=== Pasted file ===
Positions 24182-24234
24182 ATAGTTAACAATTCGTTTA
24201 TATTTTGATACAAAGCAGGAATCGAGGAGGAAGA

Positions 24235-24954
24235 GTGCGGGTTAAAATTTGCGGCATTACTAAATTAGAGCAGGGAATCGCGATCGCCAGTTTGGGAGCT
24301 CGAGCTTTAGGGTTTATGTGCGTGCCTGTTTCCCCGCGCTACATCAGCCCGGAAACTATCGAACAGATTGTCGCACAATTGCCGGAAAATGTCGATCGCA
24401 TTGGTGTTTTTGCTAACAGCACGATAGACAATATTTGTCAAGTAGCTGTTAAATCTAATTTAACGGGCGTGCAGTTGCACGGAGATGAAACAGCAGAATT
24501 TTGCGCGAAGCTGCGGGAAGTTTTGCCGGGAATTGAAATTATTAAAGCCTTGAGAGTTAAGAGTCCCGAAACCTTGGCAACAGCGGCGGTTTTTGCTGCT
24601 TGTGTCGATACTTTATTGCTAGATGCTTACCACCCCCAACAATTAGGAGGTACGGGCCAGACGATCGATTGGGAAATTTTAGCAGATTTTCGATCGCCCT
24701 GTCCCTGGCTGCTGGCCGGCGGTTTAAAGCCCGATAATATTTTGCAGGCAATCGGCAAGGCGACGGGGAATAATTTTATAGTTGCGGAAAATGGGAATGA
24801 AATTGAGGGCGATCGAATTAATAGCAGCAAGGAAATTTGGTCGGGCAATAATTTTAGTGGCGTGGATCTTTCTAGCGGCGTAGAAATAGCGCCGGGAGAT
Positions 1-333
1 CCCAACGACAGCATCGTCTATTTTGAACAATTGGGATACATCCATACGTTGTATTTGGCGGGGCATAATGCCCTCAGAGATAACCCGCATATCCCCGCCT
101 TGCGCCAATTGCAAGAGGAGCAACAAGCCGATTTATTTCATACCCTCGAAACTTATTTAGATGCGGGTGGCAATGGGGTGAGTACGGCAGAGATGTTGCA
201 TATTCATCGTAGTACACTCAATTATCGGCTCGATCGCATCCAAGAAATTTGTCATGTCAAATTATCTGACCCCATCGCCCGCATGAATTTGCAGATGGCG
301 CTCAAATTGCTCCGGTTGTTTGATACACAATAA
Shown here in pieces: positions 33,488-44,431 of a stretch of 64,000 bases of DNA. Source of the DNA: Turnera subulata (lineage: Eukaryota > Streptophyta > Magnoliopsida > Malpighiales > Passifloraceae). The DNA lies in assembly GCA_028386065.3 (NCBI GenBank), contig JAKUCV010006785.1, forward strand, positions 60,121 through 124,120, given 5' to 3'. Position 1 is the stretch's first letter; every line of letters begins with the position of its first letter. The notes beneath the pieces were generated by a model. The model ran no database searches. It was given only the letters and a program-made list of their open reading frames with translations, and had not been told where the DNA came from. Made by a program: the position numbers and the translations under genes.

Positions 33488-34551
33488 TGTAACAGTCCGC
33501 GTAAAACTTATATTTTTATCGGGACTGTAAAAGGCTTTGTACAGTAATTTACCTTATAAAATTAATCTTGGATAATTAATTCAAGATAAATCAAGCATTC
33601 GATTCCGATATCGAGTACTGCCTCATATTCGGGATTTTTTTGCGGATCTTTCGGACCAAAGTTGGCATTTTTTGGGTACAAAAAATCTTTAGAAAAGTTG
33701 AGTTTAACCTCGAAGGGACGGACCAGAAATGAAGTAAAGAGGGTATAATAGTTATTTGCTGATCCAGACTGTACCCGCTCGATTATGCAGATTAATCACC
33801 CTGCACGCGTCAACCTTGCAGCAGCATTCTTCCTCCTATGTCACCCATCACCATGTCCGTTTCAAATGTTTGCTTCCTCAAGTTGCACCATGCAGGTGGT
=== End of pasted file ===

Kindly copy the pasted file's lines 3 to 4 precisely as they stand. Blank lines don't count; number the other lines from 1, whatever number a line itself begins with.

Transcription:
24201 TATTTTGATACAAAGCAGGAATCGAGGAGGAAGA

Positions 24235-24954